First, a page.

Inflationary growth is also reviving another economic problem characteristic of that time: the abrupt rise in interest rates on US debt securities, considered the most significant monetary contraction carried out by the Federal Reserve since the chairmanship of Paul Volcker between 1979 and 1987. Considering the dollar's central role in the international financial system, the increase in Treasury rates forces a generalized rise in global interest rates since other countries need to adjust their rates to compete for resources with the US.
One of the immediate effects of rising interest rates in the US is rising mortgage rates. It is worth considering that food and housing are part of the central core of the price index. Housing represents about one-third of the consumer price index. Specifically, the cost of housing, such as mortgage or rent payments, is often the most significant monthly expense for a family.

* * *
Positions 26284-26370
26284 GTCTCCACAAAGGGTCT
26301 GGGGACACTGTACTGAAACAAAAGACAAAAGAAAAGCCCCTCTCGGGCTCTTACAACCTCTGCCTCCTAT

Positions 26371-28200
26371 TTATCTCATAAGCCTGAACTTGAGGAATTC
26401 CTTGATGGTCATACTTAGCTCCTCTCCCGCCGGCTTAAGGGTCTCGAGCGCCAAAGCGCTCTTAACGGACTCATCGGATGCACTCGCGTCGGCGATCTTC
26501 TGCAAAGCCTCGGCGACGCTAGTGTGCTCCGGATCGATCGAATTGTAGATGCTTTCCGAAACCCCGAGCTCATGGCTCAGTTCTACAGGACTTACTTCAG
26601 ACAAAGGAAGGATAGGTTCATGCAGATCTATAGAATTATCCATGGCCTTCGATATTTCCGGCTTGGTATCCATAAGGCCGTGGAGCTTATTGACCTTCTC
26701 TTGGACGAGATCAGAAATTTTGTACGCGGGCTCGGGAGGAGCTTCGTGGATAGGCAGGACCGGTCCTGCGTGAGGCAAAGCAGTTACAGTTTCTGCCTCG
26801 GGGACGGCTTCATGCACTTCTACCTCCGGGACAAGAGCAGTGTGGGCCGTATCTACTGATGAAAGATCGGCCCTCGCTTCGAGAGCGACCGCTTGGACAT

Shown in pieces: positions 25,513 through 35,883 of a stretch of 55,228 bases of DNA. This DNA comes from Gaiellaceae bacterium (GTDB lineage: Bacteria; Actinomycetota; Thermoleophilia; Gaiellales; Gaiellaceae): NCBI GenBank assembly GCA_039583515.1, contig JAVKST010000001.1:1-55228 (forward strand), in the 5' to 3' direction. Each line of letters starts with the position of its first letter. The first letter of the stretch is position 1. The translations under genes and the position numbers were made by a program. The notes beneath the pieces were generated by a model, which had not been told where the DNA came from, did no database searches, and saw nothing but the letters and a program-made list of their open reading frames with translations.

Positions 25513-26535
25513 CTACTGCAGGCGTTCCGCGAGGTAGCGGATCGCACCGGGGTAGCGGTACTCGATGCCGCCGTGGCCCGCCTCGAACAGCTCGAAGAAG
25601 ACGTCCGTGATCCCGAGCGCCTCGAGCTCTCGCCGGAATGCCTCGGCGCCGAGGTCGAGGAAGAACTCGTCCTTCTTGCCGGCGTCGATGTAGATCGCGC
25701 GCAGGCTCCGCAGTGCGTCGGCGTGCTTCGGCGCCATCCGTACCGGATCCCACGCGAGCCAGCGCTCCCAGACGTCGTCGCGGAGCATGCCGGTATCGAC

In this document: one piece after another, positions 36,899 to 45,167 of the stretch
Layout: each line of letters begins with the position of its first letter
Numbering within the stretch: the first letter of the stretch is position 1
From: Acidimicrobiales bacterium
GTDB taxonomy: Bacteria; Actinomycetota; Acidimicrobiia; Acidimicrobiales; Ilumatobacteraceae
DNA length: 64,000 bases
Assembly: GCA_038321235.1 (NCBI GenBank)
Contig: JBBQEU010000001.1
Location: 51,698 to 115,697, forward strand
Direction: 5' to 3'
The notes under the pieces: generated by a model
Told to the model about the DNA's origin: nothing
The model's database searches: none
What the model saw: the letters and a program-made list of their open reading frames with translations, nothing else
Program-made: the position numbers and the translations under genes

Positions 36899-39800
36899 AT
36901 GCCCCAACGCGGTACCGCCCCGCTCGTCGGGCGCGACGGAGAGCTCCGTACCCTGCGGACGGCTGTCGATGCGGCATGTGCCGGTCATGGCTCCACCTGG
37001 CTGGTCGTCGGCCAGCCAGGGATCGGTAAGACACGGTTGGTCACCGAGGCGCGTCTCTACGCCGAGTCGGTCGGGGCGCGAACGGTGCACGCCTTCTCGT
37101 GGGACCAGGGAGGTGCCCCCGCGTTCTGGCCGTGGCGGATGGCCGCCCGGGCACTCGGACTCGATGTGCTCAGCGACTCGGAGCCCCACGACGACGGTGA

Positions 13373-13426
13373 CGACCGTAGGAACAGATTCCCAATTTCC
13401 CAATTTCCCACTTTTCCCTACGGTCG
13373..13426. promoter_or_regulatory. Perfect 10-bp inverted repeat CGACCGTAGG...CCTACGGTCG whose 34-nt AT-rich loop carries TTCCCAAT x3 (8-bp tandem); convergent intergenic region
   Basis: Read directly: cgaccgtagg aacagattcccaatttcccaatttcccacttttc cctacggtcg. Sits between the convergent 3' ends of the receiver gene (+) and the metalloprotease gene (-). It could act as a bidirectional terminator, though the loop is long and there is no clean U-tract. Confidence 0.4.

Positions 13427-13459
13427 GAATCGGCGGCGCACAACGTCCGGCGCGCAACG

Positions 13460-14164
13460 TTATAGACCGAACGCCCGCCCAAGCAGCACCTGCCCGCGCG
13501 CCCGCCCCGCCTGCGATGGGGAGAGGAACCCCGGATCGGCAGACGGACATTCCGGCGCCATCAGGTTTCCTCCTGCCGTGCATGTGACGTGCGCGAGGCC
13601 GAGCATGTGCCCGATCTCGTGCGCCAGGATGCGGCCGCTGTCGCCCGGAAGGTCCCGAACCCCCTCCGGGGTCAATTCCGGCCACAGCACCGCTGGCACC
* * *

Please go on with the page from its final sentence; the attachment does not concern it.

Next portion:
Two other factors have influenced the world economy's performance: geopolitical pressures and extreme weather events. Regarding geopolitical events, apart from the conflict in Ukraine, the actions the US initiated in 2018 to hinder access to industrialized goods from China in its market are worth mentioning. The widespread imposition of import tariffs has penalized bilateral trade and US household consumption and hurt Chinese producers. Equally harsh were the restrictions imposed by Washington on the sale of semiconductors to China and the protectionist policies that are redesigning economic globalization. The US is exchanging the logic of efficiency provided by globalization for the logic of domestic security, even if it means higher production costs. Lower integration means a lower global growth rate.